Associations’ unique blend of social mission with organisational scale, flexibility and professional excellence makes them primed to meet the housing needs of the future, writes Zafrin Khan-Wheatley
Predicting the future of housing associations is no mean feat, with a fog of ambiguity that can be tough to peer through.
On the demand side, we know that more homes – and more affordable housing – will be needed by a UK population forecast to grow to 72.9 million by 2041.
However, those of us working in the sector will recognise the factors affecting supply. Changing governments and policy, regulatory priorities, and macroeconomic conditions all contribute to a dynamic and fast-paced environment.
So while the need is clear, the steps to deliver are less so. What can we say with confidence about the future, and what must we do now to prepare?
For me, it’s about customers and their needs, and creating places where people want to live. It is about fostering communities, integration and opportunity through quality housing and infrastructure. And breaking down social barriers, stigma and inequality.
Housing associations have a unique and privileged relationship with their customers. Social purpose is written into their missions and organisational DNA. And it differentiates them from other businesses working in the sector.
I believe three things will be at the heart of housing associations surviving and thriving.
Housing faces many external constraints and challenges. Diversity and scale are essential in order to respond resiliently. This can be best achieved by deepening partnership working. Effective partnerships are essential – from innovative funding arrangements to more diverse supply chains and tailoring design for people with specific needs (including BAME communities). Collaboration is key to sharing resources and risk. At the same time, it gives smaller housing associations the opportunity to contribute and grow.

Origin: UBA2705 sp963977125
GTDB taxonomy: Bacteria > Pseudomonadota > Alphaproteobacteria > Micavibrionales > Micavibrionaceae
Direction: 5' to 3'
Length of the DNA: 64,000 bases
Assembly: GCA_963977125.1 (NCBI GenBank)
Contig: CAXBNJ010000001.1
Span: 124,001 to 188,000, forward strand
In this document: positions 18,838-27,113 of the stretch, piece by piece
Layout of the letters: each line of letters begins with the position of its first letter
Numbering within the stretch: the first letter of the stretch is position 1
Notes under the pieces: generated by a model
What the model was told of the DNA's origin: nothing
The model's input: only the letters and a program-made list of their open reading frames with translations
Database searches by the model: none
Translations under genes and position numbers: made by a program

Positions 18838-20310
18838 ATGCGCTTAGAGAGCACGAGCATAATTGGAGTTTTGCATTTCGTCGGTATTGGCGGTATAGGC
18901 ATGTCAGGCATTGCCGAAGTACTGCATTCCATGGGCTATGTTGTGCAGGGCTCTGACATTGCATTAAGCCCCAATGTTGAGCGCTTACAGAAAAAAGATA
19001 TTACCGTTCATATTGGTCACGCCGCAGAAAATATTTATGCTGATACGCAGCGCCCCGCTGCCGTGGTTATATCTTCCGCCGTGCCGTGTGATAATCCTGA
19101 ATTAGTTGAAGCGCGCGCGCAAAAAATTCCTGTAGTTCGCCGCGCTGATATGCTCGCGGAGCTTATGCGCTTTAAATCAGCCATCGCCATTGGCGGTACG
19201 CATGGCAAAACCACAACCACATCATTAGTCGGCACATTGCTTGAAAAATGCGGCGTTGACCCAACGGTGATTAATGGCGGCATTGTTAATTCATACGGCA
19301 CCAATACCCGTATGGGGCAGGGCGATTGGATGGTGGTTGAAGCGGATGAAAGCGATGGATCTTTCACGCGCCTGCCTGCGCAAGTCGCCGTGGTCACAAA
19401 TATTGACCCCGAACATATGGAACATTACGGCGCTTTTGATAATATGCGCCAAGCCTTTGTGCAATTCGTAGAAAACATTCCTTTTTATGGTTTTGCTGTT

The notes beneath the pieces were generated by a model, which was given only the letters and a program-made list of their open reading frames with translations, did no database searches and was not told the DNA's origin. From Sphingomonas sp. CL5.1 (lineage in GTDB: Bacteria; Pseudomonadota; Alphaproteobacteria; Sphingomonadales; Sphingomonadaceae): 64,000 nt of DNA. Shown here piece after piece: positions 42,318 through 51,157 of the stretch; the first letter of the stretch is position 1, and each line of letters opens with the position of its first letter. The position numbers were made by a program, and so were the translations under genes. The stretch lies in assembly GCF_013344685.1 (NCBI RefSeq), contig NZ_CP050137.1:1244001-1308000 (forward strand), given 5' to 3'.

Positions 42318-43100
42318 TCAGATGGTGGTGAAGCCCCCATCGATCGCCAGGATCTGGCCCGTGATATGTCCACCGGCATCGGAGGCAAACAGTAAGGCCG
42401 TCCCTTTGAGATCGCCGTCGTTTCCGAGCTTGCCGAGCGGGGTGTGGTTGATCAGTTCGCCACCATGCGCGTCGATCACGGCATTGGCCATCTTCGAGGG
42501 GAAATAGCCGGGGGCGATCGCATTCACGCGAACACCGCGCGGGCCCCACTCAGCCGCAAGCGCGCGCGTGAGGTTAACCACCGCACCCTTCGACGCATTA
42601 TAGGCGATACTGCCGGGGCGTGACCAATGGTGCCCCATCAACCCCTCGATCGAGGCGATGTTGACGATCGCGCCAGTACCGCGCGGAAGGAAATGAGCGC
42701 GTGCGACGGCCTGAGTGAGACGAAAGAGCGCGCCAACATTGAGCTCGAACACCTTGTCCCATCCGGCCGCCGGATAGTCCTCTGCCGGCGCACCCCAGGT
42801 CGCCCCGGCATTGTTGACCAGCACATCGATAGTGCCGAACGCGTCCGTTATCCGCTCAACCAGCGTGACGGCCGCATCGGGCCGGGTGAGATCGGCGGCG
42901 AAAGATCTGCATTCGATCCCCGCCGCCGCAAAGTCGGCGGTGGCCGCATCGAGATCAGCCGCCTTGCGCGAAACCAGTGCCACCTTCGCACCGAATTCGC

Affordable housing must not be homogenous. There is huge scope for creativity and imagination in community-building. Modular designs can reduce build costs and development timescales. Passivhaus standards minimise operating costs and environmental impact. And quality design drives environmental sustainability.
The links between housing, health and well-being are clear. Investment is needed in quality housing to unlock and amplify the benefits. Quality housing is easier and cheaper to maintain, as it reduces operating costs while freeing up capacity for increasing housing supply. Delivering this requires a shift in the life cycle profile of housing investment, with more money upfront.
These themes share a common thread: getting it right for customers will make it right for associations. As long as people want to live in the homes and the communities we’re building, then we can be resilient and sustainable into the future.
The signature blend of social mission with organisational scale, flexibility and professional excellence places associations at the vanguard of meeting tomorrow’s housing needs. And we can get there by listening to what current and prospective customers are telling us they want.
Zafrin Khan-Wheatley, assistant director of development finance, L&Q
This week, Social Housing has published a series of articles and reflections on the housing sector to mark the magazine's 30th anniversary:
Turning a page
Luke Cross reflects on Social Housing past and present, as the magazine celebrates 30 years as the go-to publication for social housing finance.
UK housing performance over 30 years: a time of expansion
John Perry explores the progress of housing associations since the 1980s.
30 years of change as a constant
Julian Ashby looks back at how UK housing has performed over the past three decades.
Looking ahead to the next 30 years:
Bigger, better and still socially driven
Kate Henderson looks ahead to the future of housing associations.
Resilience means creating places people want to live
Associations’ unique blend of social mission with organisational scale, flexibility and professional excellence makes them primed to meet the housing needs of the future, writes Zafrin Khan-Wheatley.
Tackling the housing crisis will mean reducing the speculative demand for housing as a financial asset rather than a place to live, writes Josh Ryan-Collins.